Mathematical Functions and Their Properties as Relevant to the Biomechanical Modeling of Cell and Tissue Damage

in Journal of Applied Biomechanics
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The extrapolation of biological damage from a biomechanical model requires that a closed-form mathematical damage threshold function (DTF) be included in the model. A DTF typically includes a generic load variable, being the critical load (e.g., pressure, strain, temperature) causing irreversible tissue or cell damage, and a generic time variable, which represents the exposure to the load (e.g., duration, strain rate). Despite the central role that DTFs play in biomechanical studies, there is no coherent literature on how to formulate a DTF, excluding the field of heat-induced damage studies. This technical note describes six mathematical function types (Richards, Boltzmann, Morgan-Mercer-Flodin, Gompertz, Weibull, Bertalanffy) that are suitable for formulating a wide range of DTFs. These functions were adapted from the theory of restricted growth, and were fitted herein to describe biomechanical damage phenomena. Relevant properties of each adapted function type were extracted to allow efficient fitting of its parameters to empirical biomechanical data, and some practical examples are provided.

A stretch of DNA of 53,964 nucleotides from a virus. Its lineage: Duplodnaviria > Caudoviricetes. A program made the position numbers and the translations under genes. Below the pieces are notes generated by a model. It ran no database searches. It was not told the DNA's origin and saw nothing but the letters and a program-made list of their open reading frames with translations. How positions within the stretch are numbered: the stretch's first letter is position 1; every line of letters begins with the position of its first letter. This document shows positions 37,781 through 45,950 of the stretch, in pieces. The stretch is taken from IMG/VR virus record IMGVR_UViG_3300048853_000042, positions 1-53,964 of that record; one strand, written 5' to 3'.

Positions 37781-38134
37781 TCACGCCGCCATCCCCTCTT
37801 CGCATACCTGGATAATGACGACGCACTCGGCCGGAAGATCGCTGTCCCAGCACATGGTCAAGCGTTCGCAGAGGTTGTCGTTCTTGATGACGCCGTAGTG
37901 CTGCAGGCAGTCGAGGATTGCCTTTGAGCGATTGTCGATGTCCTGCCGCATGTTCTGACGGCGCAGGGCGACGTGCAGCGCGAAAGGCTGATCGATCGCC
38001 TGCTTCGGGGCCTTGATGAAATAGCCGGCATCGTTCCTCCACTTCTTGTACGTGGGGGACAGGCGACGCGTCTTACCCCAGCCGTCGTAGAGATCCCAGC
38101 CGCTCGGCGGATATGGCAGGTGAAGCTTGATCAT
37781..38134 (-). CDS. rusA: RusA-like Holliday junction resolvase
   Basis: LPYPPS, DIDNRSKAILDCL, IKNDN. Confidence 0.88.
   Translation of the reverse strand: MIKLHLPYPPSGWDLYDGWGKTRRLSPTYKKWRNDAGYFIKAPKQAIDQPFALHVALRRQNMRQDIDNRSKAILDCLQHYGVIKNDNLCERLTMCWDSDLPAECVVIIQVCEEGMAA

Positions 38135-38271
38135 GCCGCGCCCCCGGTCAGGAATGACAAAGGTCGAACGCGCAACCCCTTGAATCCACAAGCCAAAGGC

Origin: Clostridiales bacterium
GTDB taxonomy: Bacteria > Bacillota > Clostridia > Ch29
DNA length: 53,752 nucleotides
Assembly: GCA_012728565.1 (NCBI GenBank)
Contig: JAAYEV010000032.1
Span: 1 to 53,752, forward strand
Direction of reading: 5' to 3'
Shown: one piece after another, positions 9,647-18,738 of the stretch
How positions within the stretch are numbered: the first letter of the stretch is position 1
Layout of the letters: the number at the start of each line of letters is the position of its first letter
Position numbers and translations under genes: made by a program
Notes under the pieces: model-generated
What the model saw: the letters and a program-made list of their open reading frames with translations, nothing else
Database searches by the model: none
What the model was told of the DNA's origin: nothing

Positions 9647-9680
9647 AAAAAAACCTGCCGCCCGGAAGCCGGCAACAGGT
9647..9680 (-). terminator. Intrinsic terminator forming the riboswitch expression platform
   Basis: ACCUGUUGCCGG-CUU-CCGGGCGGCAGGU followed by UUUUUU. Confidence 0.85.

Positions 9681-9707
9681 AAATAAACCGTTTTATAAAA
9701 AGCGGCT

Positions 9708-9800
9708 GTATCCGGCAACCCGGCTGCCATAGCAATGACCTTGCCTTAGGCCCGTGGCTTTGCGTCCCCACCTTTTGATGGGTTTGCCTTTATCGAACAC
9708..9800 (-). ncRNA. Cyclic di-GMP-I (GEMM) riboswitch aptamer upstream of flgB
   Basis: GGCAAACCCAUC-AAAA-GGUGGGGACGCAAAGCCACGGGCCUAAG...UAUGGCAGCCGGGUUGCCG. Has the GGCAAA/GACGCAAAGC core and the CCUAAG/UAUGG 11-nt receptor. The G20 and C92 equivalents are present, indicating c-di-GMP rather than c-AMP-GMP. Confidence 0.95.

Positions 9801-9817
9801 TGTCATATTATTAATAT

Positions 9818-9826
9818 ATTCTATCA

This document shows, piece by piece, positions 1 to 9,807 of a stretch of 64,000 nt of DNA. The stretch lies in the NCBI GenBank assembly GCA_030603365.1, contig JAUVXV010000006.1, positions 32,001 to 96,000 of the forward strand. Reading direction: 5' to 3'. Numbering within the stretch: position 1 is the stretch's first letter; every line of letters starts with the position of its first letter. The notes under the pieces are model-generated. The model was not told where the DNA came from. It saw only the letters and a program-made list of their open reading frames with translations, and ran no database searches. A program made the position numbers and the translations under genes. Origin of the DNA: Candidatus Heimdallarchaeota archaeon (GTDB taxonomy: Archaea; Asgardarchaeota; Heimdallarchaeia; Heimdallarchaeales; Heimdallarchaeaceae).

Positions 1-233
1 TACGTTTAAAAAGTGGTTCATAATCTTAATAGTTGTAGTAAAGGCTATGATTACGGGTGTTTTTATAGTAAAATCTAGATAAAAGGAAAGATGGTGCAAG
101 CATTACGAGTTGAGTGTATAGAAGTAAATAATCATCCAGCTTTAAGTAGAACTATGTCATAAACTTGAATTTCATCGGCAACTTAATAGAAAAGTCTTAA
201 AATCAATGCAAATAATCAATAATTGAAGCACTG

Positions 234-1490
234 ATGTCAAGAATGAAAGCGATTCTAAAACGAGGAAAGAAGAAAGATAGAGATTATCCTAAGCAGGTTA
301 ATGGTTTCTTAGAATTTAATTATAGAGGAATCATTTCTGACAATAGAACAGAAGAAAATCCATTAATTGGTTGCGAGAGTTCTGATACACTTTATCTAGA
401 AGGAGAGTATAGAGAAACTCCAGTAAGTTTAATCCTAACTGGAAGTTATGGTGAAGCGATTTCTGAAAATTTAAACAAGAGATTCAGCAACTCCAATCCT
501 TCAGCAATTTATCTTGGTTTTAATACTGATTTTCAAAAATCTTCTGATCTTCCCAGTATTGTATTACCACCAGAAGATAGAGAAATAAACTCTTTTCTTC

Gefen is with the Department of Biomedical Engineering, Faculty of Engineering, Tel Aviv University, Tel Aviv, Israel.

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